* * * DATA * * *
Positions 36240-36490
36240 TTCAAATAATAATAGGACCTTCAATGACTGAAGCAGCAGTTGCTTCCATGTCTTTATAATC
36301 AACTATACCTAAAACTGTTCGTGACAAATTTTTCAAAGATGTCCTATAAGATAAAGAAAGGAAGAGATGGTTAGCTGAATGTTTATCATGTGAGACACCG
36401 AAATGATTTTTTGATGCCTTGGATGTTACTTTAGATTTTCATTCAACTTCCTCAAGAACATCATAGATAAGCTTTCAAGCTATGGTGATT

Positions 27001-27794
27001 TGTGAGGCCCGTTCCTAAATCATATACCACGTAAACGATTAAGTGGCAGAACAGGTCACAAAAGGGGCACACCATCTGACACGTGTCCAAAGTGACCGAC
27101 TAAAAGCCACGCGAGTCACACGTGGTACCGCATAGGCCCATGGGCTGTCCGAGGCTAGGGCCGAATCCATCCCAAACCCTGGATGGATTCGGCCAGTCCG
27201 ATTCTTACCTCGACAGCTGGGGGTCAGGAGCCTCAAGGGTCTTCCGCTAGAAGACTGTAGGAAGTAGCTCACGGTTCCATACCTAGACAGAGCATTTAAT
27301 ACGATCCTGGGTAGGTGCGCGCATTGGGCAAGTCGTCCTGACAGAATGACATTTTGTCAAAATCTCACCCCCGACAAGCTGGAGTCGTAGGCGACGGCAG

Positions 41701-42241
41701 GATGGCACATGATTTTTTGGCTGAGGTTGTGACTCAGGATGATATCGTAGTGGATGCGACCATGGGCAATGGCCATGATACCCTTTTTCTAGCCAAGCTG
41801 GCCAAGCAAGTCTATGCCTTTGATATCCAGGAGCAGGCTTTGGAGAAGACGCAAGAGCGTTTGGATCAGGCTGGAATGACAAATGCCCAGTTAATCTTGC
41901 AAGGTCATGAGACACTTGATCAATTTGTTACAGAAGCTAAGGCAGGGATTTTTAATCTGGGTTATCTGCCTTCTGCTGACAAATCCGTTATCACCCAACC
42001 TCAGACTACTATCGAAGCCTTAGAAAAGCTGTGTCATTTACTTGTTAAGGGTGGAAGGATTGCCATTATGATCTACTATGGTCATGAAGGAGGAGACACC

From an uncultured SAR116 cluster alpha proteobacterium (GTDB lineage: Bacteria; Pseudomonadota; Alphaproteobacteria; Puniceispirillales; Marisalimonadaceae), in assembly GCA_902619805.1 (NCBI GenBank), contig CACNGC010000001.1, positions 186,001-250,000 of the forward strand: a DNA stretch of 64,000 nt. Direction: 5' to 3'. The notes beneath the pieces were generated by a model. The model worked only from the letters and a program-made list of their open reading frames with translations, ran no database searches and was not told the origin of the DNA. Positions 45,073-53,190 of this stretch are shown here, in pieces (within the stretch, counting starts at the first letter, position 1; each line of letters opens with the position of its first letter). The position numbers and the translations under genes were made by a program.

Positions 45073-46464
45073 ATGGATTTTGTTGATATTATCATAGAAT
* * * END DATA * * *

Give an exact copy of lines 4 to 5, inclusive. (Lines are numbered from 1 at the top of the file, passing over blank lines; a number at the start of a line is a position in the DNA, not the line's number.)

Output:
36401 AAATGATTTTTTGATGCCTTGGATGTTACTTTAGATTTTCATTCAACTTCCTCAAGAACATCATAGATAAGCTTTCAAGCTATGGTGATT

Positions 27001-27794